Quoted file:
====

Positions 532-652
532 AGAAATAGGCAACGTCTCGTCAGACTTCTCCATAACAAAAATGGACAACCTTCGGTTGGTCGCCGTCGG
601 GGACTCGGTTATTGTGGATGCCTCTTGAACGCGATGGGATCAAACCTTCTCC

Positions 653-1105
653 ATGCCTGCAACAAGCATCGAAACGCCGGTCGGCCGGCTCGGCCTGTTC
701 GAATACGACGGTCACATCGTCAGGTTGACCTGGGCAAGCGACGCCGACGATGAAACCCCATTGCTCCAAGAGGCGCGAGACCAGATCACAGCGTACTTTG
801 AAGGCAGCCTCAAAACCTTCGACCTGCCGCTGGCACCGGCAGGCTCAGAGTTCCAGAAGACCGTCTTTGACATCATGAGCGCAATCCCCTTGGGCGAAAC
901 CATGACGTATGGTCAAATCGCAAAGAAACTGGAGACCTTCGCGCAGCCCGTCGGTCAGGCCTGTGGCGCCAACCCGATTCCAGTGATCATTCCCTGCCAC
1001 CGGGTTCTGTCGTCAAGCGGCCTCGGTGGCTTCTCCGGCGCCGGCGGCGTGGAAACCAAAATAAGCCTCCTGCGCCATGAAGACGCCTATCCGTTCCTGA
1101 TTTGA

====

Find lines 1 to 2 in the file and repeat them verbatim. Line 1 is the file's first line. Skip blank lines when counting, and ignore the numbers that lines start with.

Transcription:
Positions 532-652
532 AGAAATAGGCAACGTCTCGTCAGACTTCTCCATAACAAAAATGGACAACCTTCGGTTGGTCGCCGTCGG